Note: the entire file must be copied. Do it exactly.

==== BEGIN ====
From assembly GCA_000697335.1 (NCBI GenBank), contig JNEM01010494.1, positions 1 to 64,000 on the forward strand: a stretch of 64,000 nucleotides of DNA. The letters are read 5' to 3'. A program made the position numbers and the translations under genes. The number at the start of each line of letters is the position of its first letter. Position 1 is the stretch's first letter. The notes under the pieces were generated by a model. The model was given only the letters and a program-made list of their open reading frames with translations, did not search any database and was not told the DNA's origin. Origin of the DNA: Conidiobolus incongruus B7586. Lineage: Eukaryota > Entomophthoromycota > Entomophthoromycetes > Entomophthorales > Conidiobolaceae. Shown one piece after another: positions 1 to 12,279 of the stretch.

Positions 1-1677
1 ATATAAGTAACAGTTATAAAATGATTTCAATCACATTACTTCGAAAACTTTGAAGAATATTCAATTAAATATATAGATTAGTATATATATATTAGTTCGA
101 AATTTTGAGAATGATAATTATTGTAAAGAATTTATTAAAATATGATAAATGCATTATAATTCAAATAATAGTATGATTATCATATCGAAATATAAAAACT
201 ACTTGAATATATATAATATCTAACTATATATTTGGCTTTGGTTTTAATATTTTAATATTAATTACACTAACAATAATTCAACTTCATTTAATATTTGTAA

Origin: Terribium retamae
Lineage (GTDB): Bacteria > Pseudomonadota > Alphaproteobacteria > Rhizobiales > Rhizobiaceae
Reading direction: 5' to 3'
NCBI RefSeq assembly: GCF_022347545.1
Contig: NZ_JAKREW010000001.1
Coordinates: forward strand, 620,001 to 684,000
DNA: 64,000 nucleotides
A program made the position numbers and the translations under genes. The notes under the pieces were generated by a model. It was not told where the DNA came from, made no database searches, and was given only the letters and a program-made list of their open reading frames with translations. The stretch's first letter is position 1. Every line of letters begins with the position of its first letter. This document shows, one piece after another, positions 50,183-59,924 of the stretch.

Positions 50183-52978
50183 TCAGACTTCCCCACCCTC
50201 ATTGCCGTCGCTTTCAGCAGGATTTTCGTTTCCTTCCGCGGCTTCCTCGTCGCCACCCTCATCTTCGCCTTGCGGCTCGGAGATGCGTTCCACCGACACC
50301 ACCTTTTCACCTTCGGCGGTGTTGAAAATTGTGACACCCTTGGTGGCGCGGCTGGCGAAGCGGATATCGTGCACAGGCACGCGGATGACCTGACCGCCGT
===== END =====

From assembly GCA_000697335.1 (NCBI GenBank), contig JNEM01010494.1, positions 1 to 64,000 on the forward strand: a stretch of 64,000 nucleotides of DNA. The letters are read 5' to 3'. A program made the position numbers and the translations under genes. The number at the start of each line of letters is the position of its first letter. Position 1 is the stretch's first letter. The notes under the pieces were generated by a model. The model was given only the letters and a program-made list of their open reading frames with translations, did not search any database and was not told the DNA's origin. Origin of the DNA: Conidiobolus incongruus B7586. Lineage: Eukaryota > Entomophthoromycota > Entomophthoromycetes > Entomophthorales > Conidiobolaceae. Shown one piece after another: positions 1 to 12,279 of the stretch.

Positions 1-1677
1 ATATAAGTAACAGTTATAAAATGATTTCAATCACATTACTTCGAAAACTTTGAAGAATATTCAATTAAATATATAGATTAGTATATATATATTAGTTCGA
101 AATTTTGAGAATGATAATTATTGTAAAGAATTTATTAAAATATGATAAATGCATTATAATTCAAATAATAGTATGATTATCATATCGAAATATAAAAACT
201 ACTTGAATATATATAATATCTAACTATATATTTGGCTTTGGTTTTAATATTTTAATATTAATTACACTAACAATAATTCAACTTCATTTAATATTTGTAA

Origin: Terribium retamae
Lineage (GTDB): Bacteria > Pseudomonadota > Alphaproteobacteria > Rhizobiales > Rhizobiaceae
Reading direction: 5' to 3'
NCBI RefSeq assembly: GCF_022347545.1
Contig: NZ_JAKREW010000001.1
Coordinates: forward strand, 620,001 to 684,000
DNA: 64,000 nucleotides
A program made the position numbers and the translations under genes. The notes under the pieces were generated by a model. It was not told where the DNA came from, made no database searches, and was given only the letters and a program-made list of their open reading frames with translations. The stretch's first letter is position 1. Every line of letters begins with the position of its first letter. This document shows, one piece after another, positions 50,183-59,924 of the stretch.

Positions 50183-52978
50183 TCAGACTTCCCCACCCTC
50201 ATTGCCGTCGCTTTCAGCAGGATTTTCGTTTCCTTCCGCGGCTTCCTCGTCGCCACCCTCATCTTCGCCTTGCGGCTCGGAGATGCGTTCCACCGACACC
50301 ACCTTTTCACCTTCGGCGGTGTTGAAAATTGTGACACCCTTGGTGGCGCGGCTGGCGAAGCGGATATCGTGCACAGGCACGCGGATGACCTGACCGCCGT